Being Happy With What You Have

Do you ever wonder what you would do if you suddenly came into an insane amount of money? If so, do you ever dream of what you would do with it all? During many of our porch-sitting sessions, the Crankee Yankee and I have talked over our drinks about this very subject. We always seem to go first to family, friends and neighbors; what we could do to help them with whatever it is they might need. Then we talk about anonymous endowments and gifts we would love to set up and how much fun that would be. No one would ever know, and we would be cackling about it forever.

If you are around my age (or ‘vintage’ as I like to call it), you will remember a show called “The Millionaire.” The premise of the series was that a millionaire anonymously and randomly would gift total strangers with a million dollar check. It starred Marvin Miller, who played the handsome stranger, Michael Anthony, who showed up at the door and handed the person their check. The show ran from 1955 to 1960, and the running joke at that time was ‘so, has Michael Anthony knocked on your door yet?’

No doubt, having an unexpected windfall could be a lot of fun. However, focusing on what we don’t have can make people pretty sour, too. You can get into a state of mind where you focus on the ‘don’t have’ instead of appreciating the ‘do have.’

Think about this: being happy with what you have means freedom and happiness. I read somewhere that common worries can be turned around with the right thinking, such as:

  • “Oh no! There are crumbs on the floor!” you were able to eat that day.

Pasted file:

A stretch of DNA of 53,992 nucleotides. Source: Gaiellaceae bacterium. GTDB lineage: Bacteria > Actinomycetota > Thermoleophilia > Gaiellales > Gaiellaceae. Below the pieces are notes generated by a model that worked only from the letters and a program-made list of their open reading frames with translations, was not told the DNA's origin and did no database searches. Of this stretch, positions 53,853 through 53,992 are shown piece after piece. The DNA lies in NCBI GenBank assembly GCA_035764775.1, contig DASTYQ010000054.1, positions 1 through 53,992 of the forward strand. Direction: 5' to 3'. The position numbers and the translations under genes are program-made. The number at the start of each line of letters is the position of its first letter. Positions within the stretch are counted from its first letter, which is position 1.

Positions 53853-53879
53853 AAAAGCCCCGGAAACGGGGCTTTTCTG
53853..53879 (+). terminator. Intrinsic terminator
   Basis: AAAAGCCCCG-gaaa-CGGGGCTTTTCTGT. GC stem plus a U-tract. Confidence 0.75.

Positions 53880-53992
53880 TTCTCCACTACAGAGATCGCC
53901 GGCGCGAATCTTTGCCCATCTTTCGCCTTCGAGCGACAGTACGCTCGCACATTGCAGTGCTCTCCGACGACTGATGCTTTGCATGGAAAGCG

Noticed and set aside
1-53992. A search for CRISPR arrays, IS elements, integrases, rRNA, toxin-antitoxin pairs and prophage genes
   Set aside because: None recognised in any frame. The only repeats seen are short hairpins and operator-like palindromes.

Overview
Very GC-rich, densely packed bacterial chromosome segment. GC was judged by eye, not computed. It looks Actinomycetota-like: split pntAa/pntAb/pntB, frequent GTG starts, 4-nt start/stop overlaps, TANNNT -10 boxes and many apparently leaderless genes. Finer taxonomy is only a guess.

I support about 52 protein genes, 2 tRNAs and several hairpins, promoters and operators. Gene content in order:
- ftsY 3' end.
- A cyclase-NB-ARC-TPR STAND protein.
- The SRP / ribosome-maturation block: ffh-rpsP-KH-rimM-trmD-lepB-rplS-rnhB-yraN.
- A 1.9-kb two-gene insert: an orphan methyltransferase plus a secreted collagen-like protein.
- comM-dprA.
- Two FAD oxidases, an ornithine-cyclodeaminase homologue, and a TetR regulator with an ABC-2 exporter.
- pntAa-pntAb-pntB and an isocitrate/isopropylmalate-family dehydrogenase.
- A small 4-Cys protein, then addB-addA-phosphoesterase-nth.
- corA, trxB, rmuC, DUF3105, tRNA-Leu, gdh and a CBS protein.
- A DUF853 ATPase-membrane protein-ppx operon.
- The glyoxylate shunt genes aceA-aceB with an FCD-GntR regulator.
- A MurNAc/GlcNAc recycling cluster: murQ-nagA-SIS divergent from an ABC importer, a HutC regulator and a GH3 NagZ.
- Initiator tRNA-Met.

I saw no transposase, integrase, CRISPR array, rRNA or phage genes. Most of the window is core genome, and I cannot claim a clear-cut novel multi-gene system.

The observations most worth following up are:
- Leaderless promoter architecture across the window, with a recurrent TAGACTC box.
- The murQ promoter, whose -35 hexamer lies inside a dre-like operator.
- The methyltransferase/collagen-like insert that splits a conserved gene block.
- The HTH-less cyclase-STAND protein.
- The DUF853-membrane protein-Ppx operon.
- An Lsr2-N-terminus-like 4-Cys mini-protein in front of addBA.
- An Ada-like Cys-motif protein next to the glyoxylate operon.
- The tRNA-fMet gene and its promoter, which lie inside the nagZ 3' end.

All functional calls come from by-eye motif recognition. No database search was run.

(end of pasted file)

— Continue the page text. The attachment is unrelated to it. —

• “The roof is leaking again!” you have a roof over your head.
  • “My shoes are wearing out!” you have shoes on your feet.
  • “The bed has been unmade all day!” you have a bed to sleep in.
  • “The water pressure in the shower is horrible!” you have means to keep clean.
  • “The car is filthy!” you have transportation.
  • “My job doesn’t pay enough.” but you have a job.

…and so on. Remember that lovely old song by Irving Berlin, “Count Your Blessings?” The lyrics go like this:

“When I’m worried and I can’t sleep
I count my blessing instead of sheep
And I fall asleep, counting my blessings

When my bankroll is gettin’ small
I think of when I had none at all
And I fall asleep, counting my blessings

I think about a nursery
And I picture curly heads
And one by one I count them
As they slumber in their beds

If you’re worried and you can’t sleep
Just count your blessings instead of sheep
And you’ll fall asleep counting your blessings.

So if you’re worried and you can’t sleep
Just count your blessings instead of sheep
And you’ll fall asleep counting your blessings.”

That’s what I think of each day. I have had wonderful people in my life who have passed on their wisdom and knowledge to me. I currently have wonderful people in my life who bring me joy and happiness. I am married to the love of my life. I have dear, good friends who bring so much into my life. I have four cats to love and care for. Both the Crankee Yankee and I have been gifted with two wonderful vehicles (how’s that for unexpected wealth?) for which we are very grateful, we have a good house to live in, a thriving garden (anyone need lettuce, spinach or kale? We have TONS of it!), food to eat, clothes to wear, some bucks in our pockets and no credit card debt. Our health is relatively good, and we have a sense of humor about many things.

That said, I feel rich each day. With all that going for me, I don’t need to think about what I might not have. The Penn Dutch have a great saying that just says it all to me: “we grow too soon old, and too late smart.” I try to keep that in mind when little things bother me.

It’s taken me years, but I finally get it—I am happy for what I have.



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